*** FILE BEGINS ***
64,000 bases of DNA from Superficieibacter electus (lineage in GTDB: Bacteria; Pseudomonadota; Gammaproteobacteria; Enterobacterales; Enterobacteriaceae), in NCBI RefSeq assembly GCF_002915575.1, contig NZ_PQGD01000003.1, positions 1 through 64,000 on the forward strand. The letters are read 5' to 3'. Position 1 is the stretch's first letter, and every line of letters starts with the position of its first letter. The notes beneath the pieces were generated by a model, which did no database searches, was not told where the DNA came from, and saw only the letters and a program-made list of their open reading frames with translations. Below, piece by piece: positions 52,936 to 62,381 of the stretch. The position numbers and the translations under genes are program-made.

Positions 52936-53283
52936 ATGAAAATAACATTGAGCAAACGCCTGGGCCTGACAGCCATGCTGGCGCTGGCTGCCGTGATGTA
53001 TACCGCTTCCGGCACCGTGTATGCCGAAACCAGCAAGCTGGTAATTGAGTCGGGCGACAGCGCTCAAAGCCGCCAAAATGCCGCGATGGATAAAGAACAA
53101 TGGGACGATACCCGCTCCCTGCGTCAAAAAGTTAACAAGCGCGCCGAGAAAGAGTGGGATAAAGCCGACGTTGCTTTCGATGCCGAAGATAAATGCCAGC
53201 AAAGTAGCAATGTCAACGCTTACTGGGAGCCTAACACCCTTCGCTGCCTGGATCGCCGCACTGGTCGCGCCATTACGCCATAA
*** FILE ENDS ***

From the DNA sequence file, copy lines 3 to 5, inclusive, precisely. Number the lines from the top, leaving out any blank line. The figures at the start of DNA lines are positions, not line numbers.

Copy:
52936 ATGAAAATAACATTGAGCAAACGCCTGGGCCTGACAGCCATGCTGGCGCTGGCTGCCGTGATGTA
53001 TACCGCTTCCGGCACCGTGTATGCCGAAACCAGCAAGCTGGTAATTGAGTCGGGCGACAGCGCTCAAAGCCGCCAAAATGCCGCGATGGATAAAGAACAA
53101 TGGGACGATACCCGCTCCCTGCGTCAAAAAGTTAACAAGCGCGCCGAGAAAGAGTGGGATAAAGCCGACGTTGCTTTCGATGCCGAAGATAAATGCCAGC